Preelection surveys do often take the form of self-fulfilling oracles. This happens when voters find the published results so compelling as to make them vote according to the predictions. The opposite, of course, can happen. Voters may react to survey results in such a way as to be motivated to prevent them from being realized in the elections. I would say that, in general, for all the lip service we pay to underdogs, our political culture tends to blindly favor winners and junk losers.
The best way to treat survey results is to view them as nothing more than portraits of public opinion at any given time. One may agree with the majority opinion or reject it. It is not necessarily superior to our own just because it is the opinion of the many. A conscientious voter would not allow the choices of others to determine his own, particularly if he does not know how these choices were arrived at.
But it is one thing to admonish voters not to be swayed by surveys. It is quite another to persuade supporters and financiers to keep faith with those who lag behind in the surveys. This is never easy. In the final stages of a campaign, the natural inclination of parties and coalitions is to pour their remaining limited resources on candidates who have a fighting chance, as determined by the surveys.
Knowing how modern elections have turned into a battle for costly airtime, party operatives and electoral financiers usually decide to bet on their strongest candidates who might still make it to the winning circle. In the process, they leave the others to fend for themselves, though they may be superior to the “winners” in every other way.
It is a cruel game. Three weeks before the actual elections, a candidate is effectively pronounced a loser by modern prophets who interpret the will of the people ahead of the real voting. This makes surveys the self-fulfilling prophecies they should not be, and were not meant to be.
In contrast, everyone becomes interested in ensuring the victory of the survey frontrunners. This is the time for businessmen to buy extra goodwill by pouring additional funds into the campaign of the very people who least need help. More funds come the latter’s way for no better reason than because they are “sure winners”—again, as told by the surveys. The extra funds allow them to purchase more television time and buy firmer assurances from the local operatives who determine whose name gets included in the sample ballots.
But help comes not just in the form of funds. Some churches that pride themselves in being able to deliver solid votes that spell the difference between winning and losing are known to do their own surveys. From among those that actively court their support (and that’s usually every candidate), they pick their choices not on the basis of where candidates stand on issues, or how they measure up to moral requisites, but solely on grounds of “winnability.” Everyone plays politics, but this is the “segurista” type of politics—a politics of opportunity rather than of principle.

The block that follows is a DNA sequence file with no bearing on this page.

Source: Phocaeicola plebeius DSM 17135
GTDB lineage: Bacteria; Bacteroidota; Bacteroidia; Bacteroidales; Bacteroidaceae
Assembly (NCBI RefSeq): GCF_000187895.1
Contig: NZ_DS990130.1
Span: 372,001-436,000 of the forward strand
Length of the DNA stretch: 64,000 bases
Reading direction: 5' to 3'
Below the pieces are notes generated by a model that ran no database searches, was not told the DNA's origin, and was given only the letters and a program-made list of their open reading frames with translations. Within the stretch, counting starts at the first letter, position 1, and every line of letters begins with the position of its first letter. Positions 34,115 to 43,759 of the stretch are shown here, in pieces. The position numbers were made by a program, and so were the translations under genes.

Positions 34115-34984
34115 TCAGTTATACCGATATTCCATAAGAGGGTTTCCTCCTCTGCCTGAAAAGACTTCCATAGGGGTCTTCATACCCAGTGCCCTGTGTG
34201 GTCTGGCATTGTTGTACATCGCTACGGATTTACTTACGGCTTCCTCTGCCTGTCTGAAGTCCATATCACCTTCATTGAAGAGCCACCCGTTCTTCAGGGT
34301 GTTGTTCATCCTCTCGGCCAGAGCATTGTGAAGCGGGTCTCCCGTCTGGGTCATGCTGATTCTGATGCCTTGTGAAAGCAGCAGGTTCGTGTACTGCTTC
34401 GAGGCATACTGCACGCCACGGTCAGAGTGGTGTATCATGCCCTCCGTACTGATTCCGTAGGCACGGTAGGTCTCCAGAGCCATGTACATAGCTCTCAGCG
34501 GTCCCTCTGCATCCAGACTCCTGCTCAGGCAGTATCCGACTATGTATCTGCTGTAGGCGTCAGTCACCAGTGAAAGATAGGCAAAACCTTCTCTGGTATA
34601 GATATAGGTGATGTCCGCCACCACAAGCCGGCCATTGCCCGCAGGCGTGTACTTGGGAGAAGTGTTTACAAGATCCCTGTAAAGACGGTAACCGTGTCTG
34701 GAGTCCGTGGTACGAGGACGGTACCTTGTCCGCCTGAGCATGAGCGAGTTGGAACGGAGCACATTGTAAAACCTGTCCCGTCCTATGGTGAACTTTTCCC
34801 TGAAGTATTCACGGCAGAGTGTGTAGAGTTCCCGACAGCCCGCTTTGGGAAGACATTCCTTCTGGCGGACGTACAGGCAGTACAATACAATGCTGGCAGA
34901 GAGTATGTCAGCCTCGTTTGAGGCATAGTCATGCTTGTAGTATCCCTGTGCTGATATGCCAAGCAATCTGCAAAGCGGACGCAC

This does not happen in societies where party affiliations are strong. Our system makes party affiliations almost irrelevant. Though they may campaign together, Filipino politicians, in practice, learn not to rely too much on what their parties can offer. For, in the end, what is at stake is not the party’s program or platform of government, but the fortunes of individual politicians. Accordingly, everyone has to find his own campaign resources, negotiate his own personal deals at the local level, and, in the worst of times, fall back on the steady support of family and friends to get the campaign going, especially in the last stretch of the campaign.
This accounts for why families have remained the main fulcrum of our political system. When a family has been in politics for some time, it is expected to have a stable network of loyal supporters bound by reciprocal ties of dependence and patronage. This network is as valuable to a politician as a loyal customer base is to a business entity. An influential political family does not maintain such a network or mobilize it just for the benefit of anybody. One needs to be a member or a close associate of the family to become worthy of its support.
It is difficult to say whether political families perform the functions of political parties because of the absence of a stable party system, or whether a strong party system has failed to evolve because of the enduring influence of the kin group in our society. I think both are true to the extent that they reflect the reality of a premodern society that is desperately trying to make its inherited modern institutions work.
We had a strong two-party system before martial law. Politics was very much the preserve of professionals, mostly lawyers explicitly trained to become part of the governing class. They were by no means free from the influences of the wealthy and the landed. But they did not mix family and politics into one undifferentiated brew. No one could assert the right to be a candidate by the sheer force of kinship, or celebrity status. One had to go through the complex vetting process of the party to be able to run for public office.
The Marcos dictatorship dismantled this system. By the time formal democracy was restored in 1986, the old parties had lost their prestige and legitimacy. Politics became more personality-oriented, and more receptive to celebrities and moneyed individuals. In this free-for-all atmosphere, survey firms have taken the place of political parties as arbiters of worthy candidacies.
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